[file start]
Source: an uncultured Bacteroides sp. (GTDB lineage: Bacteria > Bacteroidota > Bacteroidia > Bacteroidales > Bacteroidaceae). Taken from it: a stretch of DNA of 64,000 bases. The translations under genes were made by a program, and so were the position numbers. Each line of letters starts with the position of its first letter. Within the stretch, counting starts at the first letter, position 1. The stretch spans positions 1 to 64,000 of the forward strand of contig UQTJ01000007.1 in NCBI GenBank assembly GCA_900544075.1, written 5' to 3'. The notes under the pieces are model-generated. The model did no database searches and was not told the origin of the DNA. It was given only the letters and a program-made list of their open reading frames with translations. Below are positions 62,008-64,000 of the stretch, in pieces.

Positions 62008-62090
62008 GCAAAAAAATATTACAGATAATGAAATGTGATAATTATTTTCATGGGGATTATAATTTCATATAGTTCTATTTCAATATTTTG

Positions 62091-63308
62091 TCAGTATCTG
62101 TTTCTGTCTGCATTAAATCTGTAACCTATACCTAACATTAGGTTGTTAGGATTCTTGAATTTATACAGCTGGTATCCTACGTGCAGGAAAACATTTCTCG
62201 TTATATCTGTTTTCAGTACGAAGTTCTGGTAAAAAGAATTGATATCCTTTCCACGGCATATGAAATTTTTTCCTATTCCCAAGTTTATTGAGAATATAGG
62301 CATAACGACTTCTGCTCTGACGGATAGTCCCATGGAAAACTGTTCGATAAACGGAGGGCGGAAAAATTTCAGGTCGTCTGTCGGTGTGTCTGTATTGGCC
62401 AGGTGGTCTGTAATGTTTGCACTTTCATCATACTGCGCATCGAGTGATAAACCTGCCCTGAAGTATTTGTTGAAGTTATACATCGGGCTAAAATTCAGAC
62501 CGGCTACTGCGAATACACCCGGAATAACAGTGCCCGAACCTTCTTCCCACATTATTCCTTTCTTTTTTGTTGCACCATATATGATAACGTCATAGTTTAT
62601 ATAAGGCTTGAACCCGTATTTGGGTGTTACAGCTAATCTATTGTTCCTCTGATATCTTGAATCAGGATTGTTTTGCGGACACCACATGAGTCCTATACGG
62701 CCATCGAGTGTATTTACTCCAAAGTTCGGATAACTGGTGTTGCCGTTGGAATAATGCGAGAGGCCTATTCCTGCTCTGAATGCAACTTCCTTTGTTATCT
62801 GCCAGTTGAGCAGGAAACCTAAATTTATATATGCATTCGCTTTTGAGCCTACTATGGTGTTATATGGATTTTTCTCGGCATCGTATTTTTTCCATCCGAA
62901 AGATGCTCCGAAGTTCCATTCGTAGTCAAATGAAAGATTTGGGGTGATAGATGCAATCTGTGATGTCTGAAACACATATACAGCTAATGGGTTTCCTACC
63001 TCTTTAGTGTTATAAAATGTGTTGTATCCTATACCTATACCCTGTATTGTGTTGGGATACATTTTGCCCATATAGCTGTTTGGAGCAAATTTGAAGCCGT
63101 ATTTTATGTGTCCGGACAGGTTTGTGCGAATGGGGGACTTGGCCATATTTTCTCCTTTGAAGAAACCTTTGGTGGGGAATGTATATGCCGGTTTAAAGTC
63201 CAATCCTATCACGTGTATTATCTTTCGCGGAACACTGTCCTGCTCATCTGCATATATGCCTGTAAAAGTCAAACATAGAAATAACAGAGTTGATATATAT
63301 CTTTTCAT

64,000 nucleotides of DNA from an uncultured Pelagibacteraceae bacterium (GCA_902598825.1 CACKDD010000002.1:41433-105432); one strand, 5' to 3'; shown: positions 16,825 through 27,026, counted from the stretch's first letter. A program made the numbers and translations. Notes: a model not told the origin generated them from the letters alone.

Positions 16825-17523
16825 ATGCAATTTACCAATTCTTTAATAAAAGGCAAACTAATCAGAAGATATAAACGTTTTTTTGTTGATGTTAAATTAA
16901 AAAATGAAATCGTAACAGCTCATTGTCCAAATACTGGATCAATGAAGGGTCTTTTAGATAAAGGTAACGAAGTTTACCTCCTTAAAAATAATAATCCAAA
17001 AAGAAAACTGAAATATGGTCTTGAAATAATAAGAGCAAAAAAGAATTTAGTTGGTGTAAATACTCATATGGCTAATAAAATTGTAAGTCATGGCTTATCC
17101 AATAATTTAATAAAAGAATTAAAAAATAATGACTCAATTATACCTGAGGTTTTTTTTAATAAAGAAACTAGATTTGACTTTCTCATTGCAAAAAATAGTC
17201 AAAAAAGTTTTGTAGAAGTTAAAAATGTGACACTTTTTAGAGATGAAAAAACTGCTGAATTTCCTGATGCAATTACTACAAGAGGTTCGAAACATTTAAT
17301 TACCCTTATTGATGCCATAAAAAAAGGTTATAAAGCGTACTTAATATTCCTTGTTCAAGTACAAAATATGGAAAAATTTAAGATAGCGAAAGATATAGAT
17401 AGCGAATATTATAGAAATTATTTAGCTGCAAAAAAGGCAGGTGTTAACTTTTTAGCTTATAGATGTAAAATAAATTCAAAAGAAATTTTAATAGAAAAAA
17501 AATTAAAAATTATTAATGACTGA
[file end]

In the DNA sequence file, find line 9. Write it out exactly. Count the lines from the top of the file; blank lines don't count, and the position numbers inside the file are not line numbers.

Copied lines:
62401 AGGTGGTCTGTAATGTTTGCACTTTCATCATACTGCGCATCGAGTGATAAACCTGCCCTGAAGTATTTGTTGAAGTTATACATCGGGCTAAAATTCAGAC